A Brief Rumination on the Modern Cinema and the Demise of Classical Dance in the Movie Musical

IS THIS ANY WAY TO SHOOT A DANCE SEQUENCE?: As if Francis Coppola's offense in wasting a film about the fabled Harlem nightclub The Cotton Club wasn't egregious enough by reducing an important story in black American cultural history by concentrating on creating a precarious fiction of a spoiled dandy white trumpet player performing at the all-black club, simply to gratify the ego of his famed (a dubious claim at best) leading man, the director manages to insult the talents of his dancers, including the legendary Charles 'Honi' Coles with his unfathomably inept framing of the dance sequences. Why is the simplest of visual fundamentals lost on the "New Hollywood" generation of the 1970's?

IS THIS ANY WAY TO SHOOT A DANCE SEQUENCE?: As if Francis Coppola’s offense in wasting a film about the fabled Harlem nightclub The Cotton Club wasn’t egregious enough by reducing an important story in black American cultural history by concentrating on creating a precarious fiction of a spoiled dandy white trumpet player performing at the all-black club, simply to gratify the ego of his famed (a dubious claim at best) leading man, the director manages to insult the talents of his dancers, including the legendary Charles ‘Honi’ Coles with his unfathomably inept framing of the dance sequences. Why is the simplest of visual fundamentals lost on the “New Hollywood” generation of the 1970’s?

     At what point in film history did the movement of dancers in a musical film become an impediment to the director’s visual leanings?

      In the classical Hollywood studio era musical, the frame is carefully composed to elicit a full view of the entire dancer’s body; no matter the contextual limitations of “Golden” era Hollywood, there was a mindset of practicality and efficiency in the fundamentals of assembly line film making, and in the case of the subject at hand, the applicable guiding principle was in ensuring that the expense and energies expended on producing a musical number would find  realization fully on display onscreen. The dancer’s body was logically regarded as a complete instrument of musical interpretation, and as such, it naturally followed that during the preparation of a dance sequence, the performers and choreographer worked in synchronous harmony with the director and cinematographer in planning to properly shoot the performance properly recorded to ensure the time, energies, talent and expense (keeping in mind that the movies were and are a business, the studio moguls were adamant that the monies expended be reflected on the screen) be seen clearly and effectively. The contemporary propensity toward a resistance to exhibiting the dancer’s entire body in motion with a fluid camera unimpeded by jarring edits. without aesthetic justification, nullifies the intent of the choreographic efforts. The deliberate fracturing of the moving image, in this context, results in similar damage of perspective as a dance sequence designed for a wider spatial view (i.e., “Seven Brides for Seven Brothers” or “It’s Always Fair Weather”) that faces a disruptive alteration through the use of “pan-and-scan” editing.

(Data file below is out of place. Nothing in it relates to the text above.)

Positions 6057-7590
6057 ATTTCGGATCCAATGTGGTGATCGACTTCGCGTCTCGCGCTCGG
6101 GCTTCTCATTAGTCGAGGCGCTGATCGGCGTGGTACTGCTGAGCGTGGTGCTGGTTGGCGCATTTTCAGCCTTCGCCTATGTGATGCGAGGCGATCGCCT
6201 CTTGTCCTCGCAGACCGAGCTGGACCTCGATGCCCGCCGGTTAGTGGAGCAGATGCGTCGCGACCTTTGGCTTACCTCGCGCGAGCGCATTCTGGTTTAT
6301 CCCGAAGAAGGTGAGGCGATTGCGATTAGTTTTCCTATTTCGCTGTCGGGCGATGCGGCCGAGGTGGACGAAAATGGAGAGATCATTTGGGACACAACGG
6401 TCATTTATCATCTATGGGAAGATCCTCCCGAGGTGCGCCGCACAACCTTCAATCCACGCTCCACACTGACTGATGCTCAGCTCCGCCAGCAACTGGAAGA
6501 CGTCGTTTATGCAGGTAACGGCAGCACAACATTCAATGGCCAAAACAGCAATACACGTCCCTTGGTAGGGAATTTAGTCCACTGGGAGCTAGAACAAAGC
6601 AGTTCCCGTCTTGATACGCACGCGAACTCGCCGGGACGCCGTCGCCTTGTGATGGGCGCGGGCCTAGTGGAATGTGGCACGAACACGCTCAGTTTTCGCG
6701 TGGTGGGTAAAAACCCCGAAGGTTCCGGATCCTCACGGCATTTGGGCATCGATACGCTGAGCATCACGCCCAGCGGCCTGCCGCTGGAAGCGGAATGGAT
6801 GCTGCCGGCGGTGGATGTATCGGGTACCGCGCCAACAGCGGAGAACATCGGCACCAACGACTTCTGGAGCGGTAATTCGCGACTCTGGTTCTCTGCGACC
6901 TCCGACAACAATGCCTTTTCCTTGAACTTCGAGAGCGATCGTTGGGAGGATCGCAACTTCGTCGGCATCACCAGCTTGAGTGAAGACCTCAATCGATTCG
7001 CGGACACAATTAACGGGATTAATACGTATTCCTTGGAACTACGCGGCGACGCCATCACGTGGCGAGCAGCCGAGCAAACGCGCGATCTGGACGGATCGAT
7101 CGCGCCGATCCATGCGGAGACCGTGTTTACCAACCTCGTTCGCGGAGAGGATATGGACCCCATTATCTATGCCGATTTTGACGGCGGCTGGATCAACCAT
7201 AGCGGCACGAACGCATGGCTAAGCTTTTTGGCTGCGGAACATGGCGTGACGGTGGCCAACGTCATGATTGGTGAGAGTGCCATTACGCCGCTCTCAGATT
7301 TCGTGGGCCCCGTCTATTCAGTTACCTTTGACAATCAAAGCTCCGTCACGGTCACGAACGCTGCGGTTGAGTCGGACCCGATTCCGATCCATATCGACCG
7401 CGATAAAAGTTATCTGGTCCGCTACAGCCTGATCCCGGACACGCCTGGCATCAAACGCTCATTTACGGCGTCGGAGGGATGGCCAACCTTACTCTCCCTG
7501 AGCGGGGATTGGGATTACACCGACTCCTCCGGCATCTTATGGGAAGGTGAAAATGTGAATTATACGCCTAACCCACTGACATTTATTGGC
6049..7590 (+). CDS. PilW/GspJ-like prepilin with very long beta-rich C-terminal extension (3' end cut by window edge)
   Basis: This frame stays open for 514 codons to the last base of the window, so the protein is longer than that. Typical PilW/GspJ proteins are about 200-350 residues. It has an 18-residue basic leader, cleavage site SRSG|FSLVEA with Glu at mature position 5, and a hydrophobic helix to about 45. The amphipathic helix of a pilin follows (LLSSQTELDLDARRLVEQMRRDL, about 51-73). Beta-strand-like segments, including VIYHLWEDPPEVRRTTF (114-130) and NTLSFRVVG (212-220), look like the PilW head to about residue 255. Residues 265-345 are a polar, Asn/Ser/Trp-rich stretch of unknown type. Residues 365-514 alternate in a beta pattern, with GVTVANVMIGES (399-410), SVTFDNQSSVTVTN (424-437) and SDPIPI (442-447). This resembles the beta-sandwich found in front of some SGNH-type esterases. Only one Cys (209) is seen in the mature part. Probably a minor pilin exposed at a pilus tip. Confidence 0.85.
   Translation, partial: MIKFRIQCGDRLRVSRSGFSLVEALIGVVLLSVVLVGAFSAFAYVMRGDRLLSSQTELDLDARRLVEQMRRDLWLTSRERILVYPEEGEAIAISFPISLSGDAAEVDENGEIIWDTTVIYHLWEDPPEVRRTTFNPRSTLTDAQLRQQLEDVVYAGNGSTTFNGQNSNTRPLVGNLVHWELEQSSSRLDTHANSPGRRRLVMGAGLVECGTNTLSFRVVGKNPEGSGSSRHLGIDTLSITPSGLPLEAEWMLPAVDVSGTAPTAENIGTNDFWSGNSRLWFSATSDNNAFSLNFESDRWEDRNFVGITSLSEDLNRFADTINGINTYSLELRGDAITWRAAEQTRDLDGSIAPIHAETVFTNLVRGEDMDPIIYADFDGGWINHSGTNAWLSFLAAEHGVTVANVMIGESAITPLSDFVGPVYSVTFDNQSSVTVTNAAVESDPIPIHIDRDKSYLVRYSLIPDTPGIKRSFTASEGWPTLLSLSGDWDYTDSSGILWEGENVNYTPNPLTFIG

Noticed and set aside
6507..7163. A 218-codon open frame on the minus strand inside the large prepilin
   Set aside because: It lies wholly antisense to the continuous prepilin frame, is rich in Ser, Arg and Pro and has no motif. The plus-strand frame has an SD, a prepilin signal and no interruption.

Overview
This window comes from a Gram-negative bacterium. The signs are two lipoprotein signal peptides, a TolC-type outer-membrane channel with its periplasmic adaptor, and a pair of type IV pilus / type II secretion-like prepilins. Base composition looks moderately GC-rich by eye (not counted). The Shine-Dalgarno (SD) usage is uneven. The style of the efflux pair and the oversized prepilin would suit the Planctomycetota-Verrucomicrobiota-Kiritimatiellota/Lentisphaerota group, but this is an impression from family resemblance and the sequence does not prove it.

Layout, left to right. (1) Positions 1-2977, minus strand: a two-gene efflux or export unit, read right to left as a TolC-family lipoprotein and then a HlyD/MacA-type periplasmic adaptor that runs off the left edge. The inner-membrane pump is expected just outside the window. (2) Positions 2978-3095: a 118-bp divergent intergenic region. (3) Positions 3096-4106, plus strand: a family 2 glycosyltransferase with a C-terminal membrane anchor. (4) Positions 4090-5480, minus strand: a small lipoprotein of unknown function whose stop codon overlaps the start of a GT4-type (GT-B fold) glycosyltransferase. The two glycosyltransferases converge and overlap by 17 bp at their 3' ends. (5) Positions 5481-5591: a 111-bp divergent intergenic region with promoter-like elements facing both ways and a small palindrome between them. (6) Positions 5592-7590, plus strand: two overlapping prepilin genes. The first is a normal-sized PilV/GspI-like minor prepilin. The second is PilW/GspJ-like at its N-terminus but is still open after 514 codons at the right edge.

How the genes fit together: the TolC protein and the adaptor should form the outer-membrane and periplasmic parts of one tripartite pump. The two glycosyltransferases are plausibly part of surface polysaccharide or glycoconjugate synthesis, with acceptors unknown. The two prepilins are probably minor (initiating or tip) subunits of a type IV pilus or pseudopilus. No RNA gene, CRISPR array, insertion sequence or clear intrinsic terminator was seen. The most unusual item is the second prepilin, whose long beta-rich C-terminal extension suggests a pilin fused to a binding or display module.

To read the entire post, click the following link to: https://chandlerswainreviews.wordpress.com/notes-on-the-critical-establishment/

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About chandlerswainreviews

I've been a puppet, a pirate, a pauper, a poet, a pawn and a king, not necessarily in that order. My first major movie memory was being at the drive-in at about 1 1/2 yrs. old seeing "Sayonara" so I suppose an interest in film was inevitable. (For those scoring at home- good for you- I wasn't driving that evening, so no need to alert authorities.)Writer, critic and confessed spoiler of women, as I have a tendency to forget to put them back in the refrigerator. My apologies.
This entry was posted in black cinema, Boston, cinema, Culture, dance, Film, Film Reviews, movie reviews, Movies, music, Musicals, theater. Bookmark the permalink.

One Response to A Brief Rumination on the Modern Cinema and the Demise of Classical Dance in the Movie Musical

  1. Teepee12 says:

    Fred Astaire set the standard for shooting dance sequences. He moved, the camera stayed put, pretty much. Moreorver, you shot the dancer. To just shoot feet is proof that the director and/or cinematographer hasn’t a clue what dance is about. Bah.Humbug!

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